Date of Award


Document Type

Master's report

Degree Name

Master of Science in Environmental Engineering (MS)

College, School or Department Name

Department of Civil and Environmental Engineering


John S. Gierke


As continued global funding and coordination are allocated toward the improvement of access to safe sources of drinking water, alternative solutions may be necessary to expand implementation to remote communities.

This report evaluates two technologies used in a small water distribution system in a mountainous region of Panama; solar powered pumping and flow-reducing discs. The two parts of the system function independently, but were both chosen for their ability to mitigate unique issues in the community. The design program NeatWork and flow-reducing discs were evaluated because they are tools taught to Peace Corps Volunteers in Panama.

Even when ample water is available, mountainous terrains affect the pressure available throughout a water distribution system. Since the static head in the system only varies with the height of water in the tank, frictional losses from pipes and fittings must be exploited to balance out the inequalities caused by the uneven terrain. Reducing the maximum allowable flow to connections through the installation of flow-reducing discs can help to retain enough residual pressure in the main distribution lines to provide reliable service to all connections.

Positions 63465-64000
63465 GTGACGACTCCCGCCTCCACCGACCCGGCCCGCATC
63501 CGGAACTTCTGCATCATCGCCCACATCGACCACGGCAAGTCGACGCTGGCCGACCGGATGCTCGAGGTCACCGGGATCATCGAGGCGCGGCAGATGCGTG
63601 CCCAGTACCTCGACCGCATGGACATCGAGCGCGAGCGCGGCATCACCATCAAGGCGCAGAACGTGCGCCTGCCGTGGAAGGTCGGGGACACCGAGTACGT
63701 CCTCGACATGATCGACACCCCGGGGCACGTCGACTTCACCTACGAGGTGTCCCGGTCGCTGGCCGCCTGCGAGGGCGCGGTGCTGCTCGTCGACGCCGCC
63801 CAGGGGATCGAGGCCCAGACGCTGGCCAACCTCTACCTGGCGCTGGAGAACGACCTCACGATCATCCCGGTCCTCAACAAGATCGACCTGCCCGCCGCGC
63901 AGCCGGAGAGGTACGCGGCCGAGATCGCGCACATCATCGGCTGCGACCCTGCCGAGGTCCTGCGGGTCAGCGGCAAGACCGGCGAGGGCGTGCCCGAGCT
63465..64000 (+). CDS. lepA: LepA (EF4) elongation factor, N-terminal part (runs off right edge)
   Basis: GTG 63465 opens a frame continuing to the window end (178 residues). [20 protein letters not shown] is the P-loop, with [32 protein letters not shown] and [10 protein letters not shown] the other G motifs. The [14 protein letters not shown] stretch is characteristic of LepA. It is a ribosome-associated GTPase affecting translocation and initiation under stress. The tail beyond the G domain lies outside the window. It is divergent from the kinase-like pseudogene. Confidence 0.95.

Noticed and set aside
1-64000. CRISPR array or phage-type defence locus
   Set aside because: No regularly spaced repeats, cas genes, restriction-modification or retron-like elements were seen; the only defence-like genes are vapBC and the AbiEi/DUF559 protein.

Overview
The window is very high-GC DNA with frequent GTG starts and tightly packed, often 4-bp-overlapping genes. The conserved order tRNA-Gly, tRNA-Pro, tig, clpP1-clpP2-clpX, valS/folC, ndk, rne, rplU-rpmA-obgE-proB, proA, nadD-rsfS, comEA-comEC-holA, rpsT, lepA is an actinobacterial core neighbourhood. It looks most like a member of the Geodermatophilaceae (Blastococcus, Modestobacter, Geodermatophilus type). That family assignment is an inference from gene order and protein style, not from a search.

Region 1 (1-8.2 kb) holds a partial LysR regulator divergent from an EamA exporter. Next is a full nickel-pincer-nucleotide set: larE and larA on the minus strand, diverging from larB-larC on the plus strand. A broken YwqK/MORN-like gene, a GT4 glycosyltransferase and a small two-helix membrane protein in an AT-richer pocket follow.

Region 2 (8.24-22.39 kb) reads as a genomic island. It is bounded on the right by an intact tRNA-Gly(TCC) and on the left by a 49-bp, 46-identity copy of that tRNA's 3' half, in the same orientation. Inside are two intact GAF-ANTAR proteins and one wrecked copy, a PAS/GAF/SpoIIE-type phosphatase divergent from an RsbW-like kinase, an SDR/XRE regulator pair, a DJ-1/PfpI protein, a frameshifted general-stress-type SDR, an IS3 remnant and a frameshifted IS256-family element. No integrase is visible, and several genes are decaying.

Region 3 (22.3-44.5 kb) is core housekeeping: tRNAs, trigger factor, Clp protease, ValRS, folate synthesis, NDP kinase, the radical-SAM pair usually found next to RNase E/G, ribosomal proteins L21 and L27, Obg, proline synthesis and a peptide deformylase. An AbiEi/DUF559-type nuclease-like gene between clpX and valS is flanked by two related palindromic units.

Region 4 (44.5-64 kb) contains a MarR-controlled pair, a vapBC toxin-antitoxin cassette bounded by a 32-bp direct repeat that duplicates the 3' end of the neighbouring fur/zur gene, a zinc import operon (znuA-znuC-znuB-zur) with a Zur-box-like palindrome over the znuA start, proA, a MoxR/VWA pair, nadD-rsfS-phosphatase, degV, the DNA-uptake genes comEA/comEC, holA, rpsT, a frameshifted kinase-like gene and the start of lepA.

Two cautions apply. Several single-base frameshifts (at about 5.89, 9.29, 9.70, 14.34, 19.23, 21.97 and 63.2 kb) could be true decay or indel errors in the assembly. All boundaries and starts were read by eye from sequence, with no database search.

NeatWork was calibrated to measured flow rates by changing the orifice coefficient (θ), resulting in a value of 0.68, which is 10-15% higher than typical values for manufactured flow-reducing discs. NeatWork was used to model various system configurations to determine if a single-sized flow-reducing disc could provide equitable flow rates throughout an entire system. There is a strong correlation between the optimum single-sized flow- reducing disc and the average elevation change throughout a water distribution system; the larger the elevation change across the system, the smaller the recommended uniform orifice size.

Renewable energy can jump the infrastructure gap and provide basic services at a fraction of the cost and time required to install transmission lines. Methods for the assessment of solar powered pumping systems as a means for rural water supply are presented and assessed. It was determined that manufacturer provided product specifications can be used to appropriately design a solar pumping system, but care must be taken to ensure that sufficient water can be provided to the system despite variations in solar intensity.